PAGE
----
# How to find increasing subsequence of numbers with maximum sum?

How to find increasing subsequence of numbers with maximum sum. I find O(N^2) but I want to know O(N log N).

Thanks!

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Duplicate question: stackoverflow.com/questions/2631726/… – payne Feb 9 '11 at 16:03
@payne that is O(N^2) but i want to find O(N log N). – Elmi Feb 9 '11 at 16:07
That duplicate question page has a link to the O(n log n) algorithms, here: en.wikipedia.org/wiki/Longest_increasing_subsequence – payne Feb 9 '11 at 16:25
Wiki described it well. if you have problem with that tell us to know. – Saeed Amiri Feb 9 '11 at 16:27
Why is this is a dupe? Longest increasing sequence with maximum sum != Longest increasing sequence. Or am i missing something? – Aryabhatta Feb 9 '11 at 17:27

I'm assuming:

• You don't care about subsequence length at all.
• Subsequences don't need to be contiguous

This makes a world of difference!

Solution

Let an optimal set S of increasing subsequences (IS) for an array A be a set of ISs such that each IS s in A we have exactly one of:

• s in in S
• There is an IS s' in S such that
• sum(s') >= sum(s) and
• largest_element(s') <= largest_element(s)

The optimal set S can be ordered both by the largest element of the subsequences and their sum - the order should be the same. This is what I mean by smallest/largest sequence later.

Our algorithm must then find the optimal set of A and return its largest sequence. S can be calculated by:

S := {[]} //Contains the empty subsequence
for each element x in A:
s_less := (largest sequence in S that ends in less than x)
s := Append x to s_less
s_more := (smallest sequence in S that has sum greater than s)

Remove all subsequences in S that are between s_less and s_more
(they are made obsolete by 's')



The largest subsequence in S is the largest subsequence in the array.

Each step can be implemented in O(log n) is S is a balanced binary tree. The n steps give O(n*log n) total complexity.

Caveat: There could very likely be some +- 1 error(s) in my pseudo code - finding them is left as an exercize to the reader :)

I'll try to give a concrete example. Maybe it helps make the idea clearer. The subsequence most to the right is always the best one so far but the other ones are because in the future they could grow to be the heaviest sequence.

curr array | Optimal Subsequences
[]              []

//best this we can do with 8 is a simgleton sequence:
[8]             [] [8]

//The heaviest sequence we can make ending with 12 is [8,12] for a total of 20
//We still keep the [8] because a couble of 9s and 10s might make it better tahn 8+12
[8,12]          [] [8] [8,12]

[8,12,11]       [] [8] [8,11] [8,12]
[8,12,11,9]     [] [8] [8,9] [8,11] [8,12]

//[8,9,10] makes [8,11] and [8,12] obsolete (remove those).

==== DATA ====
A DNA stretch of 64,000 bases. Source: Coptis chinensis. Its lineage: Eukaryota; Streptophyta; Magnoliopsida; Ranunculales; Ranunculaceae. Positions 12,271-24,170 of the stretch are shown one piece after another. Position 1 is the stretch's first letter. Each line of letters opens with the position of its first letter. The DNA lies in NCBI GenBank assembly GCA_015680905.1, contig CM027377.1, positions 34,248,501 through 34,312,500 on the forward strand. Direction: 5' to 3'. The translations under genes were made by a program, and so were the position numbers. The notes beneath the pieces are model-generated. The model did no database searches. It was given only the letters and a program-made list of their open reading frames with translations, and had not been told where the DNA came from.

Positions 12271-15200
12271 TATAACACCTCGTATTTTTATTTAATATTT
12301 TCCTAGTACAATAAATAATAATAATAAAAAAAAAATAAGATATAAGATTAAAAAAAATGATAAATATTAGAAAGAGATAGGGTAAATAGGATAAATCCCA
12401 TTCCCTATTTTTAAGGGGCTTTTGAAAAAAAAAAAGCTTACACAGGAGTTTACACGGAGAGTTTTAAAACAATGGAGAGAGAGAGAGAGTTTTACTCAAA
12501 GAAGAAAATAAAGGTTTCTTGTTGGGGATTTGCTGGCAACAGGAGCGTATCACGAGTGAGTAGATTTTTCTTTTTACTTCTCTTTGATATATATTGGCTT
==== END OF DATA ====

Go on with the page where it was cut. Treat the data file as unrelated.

//It not only is heavier but the last number is smaller.
[8,12,11,9,10]  [] [8] [8,9] [8,9,10]

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Could you run this on an example please? I don't understand what you're saying. – IVlad Feb 9 '11 at 21:32

Scan the array. Maintain a splay tree mapping each element x to the maximum sum of a subsequence ending in x. This splay tree is sorted by x (not the index of x), and each node is decorated with the subtree maximum. Initially the tree contains only a sentinel Infinity => 0. To process a new value y, search the tree for the leftmost value z such that y <= z. Splay z to the root. The subtree max M of z's left child is the maximum sum of a subsequence that y can extend. Insert (y, M + y) into the tree. At the end, return the tree max.

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2.) iterate through your list, adding the next element to the previous element

3.) Once you reach two elements who's sums are greater than maximum_sum, stop. Everything previous can be combined together to be <= maximum_sum.

This assumes you are asking to add two elements to make maximum_sum. The general concept can be generalized for 0-N summations, where N is the length of your "numbers". However, you did not clarify what you were actually adding together, so I made an assumption. Also, I'm not sure if this will give you the "LONGEST" subsequence of numbers, but it will give you a subsequence of numbers in N log N.

This was an interview question Amazon.com asked me while I was puking my guts out from food poisoning on round one of interviews. I made it to round two of interviews, and they didn't seem to want to move forward past that point. Hopefully you do better than I did if this is an interview question, so my answer might not be the best, but hopefully it's better than saying you have a duplicate...

Hopefully this helps,

-Brian J. Stinar-

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I don't get it. This asks for a maximum sum increasing subsequence. How does sorting ensure you get a valid subsequence? – IVlad Feb 9 '11 at 21:17